Hirsch Small Batch Reserve Scoresheet & Review

What’s in a name? That’s just one of the numerous questions more discerning whiskey drinkers ask at one point or another. After all, a considerable chunk of whiskey brands out there are named after actual people: Jim Beam, Evan Williams, Elijah Craig, Jefferson’s, etc. I used to consider naming a brand after a historical figure (major or minor) incredibly gimmicky; now I only find it occasionally gimmicky. Case in point: Hirsch, named after Adolph Hirsch, who distilled for a while in Pennsylvania before going bankrupt. His whiskey was never actually bottled until Julian Van Winkle III got his hands on it. The end result was a 16-Year bottle that became the subject of The Best Bourbon You’ll Never Taste, written by Charles Cowdery.

What I’m looking at today bears the Hirsch name, but contains none of the prized whiskey. Instead, this bottling contains a blend of two MGP bourbons aged for 7 years. The company behind the brand? Hotaling & Co. (formerly Anchor Distilling), otherwise known for Old Potrero, Nikka, Ancnoc, and Writer’s Tears to name a few. Curiously, they no longer list this particular bottling on their site, instead displaying Hirsch The Horizon, which appears to be a blend of the same mash bills but aged for 5-6 years. Could this particular sample prove to be a little treasure? Let’s find out.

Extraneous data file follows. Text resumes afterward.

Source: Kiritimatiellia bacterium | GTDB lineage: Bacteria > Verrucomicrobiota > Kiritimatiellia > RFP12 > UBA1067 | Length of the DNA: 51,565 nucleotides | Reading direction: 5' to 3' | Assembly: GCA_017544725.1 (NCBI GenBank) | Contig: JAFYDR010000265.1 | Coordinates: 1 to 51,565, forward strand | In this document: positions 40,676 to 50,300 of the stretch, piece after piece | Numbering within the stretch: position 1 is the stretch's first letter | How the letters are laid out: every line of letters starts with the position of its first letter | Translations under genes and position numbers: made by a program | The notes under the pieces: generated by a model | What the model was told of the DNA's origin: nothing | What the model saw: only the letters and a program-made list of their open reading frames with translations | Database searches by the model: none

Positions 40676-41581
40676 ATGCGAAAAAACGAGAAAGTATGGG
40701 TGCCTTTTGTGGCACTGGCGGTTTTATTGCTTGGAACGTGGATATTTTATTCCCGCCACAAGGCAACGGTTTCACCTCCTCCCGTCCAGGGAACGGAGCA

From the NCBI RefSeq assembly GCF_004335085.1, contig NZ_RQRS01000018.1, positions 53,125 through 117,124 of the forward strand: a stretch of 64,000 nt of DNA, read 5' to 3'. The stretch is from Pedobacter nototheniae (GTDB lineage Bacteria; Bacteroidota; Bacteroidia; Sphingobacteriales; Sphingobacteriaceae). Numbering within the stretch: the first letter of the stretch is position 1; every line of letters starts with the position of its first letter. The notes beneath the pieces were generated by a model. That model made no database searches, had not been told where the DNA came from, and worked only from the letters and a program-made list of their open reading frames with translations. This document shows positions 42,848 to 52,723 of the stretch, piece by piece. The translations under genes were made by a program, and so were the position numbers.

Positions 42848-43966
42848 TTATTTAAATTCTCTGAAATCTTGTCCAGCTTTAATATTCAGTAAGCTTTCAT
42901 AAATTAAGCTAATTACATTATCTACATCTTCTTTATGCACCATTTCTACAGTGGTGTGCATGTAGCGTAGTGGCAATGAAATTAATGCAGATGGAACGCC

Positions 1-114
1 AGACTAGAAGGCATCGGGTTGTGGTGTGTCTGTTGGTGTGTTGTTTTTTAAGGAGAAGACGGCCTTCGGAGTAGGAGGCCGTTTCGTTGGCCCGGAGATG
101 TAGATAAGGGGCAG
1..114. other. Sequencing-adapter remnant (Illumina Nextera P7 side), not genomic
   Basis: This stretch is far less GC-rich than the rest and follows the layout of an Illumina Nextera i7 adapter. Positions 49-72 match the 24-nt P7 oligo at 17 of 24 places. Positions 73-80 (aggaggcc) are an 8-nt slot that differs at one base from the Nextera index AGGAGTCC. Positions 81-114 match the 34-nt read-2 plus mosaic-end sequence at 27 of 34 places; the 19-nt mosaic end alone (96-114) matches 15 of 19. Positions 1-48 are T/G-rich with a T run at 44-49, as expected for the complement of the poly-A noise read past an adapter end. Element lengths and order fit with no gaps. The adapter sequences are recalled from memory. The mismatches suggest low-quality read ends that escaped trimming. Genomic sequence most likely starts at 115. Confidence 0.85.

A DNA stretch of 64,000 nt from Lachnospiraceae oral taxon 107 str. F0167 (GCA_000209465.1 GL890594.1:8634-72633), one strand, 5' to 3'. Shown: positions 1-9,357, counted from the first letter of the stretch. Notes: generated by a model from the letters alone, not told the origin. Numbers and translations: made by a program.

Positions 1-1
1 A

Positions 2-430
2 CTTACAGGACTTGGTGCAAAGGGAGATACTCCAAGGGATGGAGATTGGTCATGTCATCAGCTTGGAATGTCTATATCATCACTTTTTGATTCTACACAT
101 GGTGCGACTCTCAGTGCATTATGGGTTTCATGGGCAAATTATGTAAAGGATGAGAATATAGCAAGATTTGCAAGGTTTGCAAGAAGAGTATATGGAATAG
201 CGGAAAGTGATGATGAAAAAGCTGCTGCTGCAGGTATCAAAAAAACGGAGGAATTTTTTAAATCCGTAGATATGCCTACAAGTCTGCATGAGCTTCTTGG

Nose: Easygoing. Light caramel, vanilla, and honey notes. Faint traces of fruit to include white grape, unripe cantaloupe, and orange. Whispers of wood and brown sugar. Somewhat reminiscent of Buffalo Trash mash bill #2. More honey, cantaloupe, and light vanilla after sipping.

Palate: Sweet and relaxed. Golden fruits, caramel, vanilla, and honey. Maybe a touch of peach to go with the cantaloupe. A bit of wood eventually creeps up.

Finish: Light and short. Impressions of wood and brown sugar. Fruity vanilla and honey residuals exist, but barely so.

What continuously came to mind with this whiskey was the number of synonyms I could think up for “light” and “easygoing.” This is a truly effortless dram, one that I imagine the Basil Hayden crowd would be fond of. And as per my notes, this reminds me of Buffalo Trace mash bill #2, right down to the surprising lack of spice, given the high rye content. If people buy Blanton’s because it’s “so smooth,” then they slept on this.

So am I a fan? Sure, in the same way that I’m a fan of Novembers Doom, Dark the Suns, and Omnium Gatherum (for my fellow metalheads). They’re perfectly enjoyable bands and, on the right day, may do just the trick for giving my ears a quick fix. Yet that’s about as far as they go. Most of the time I crave more substance, and when asked to name favorites that I can reliably turn to time and time again, the list won’t include the aforementioned bands (or Hirsch).


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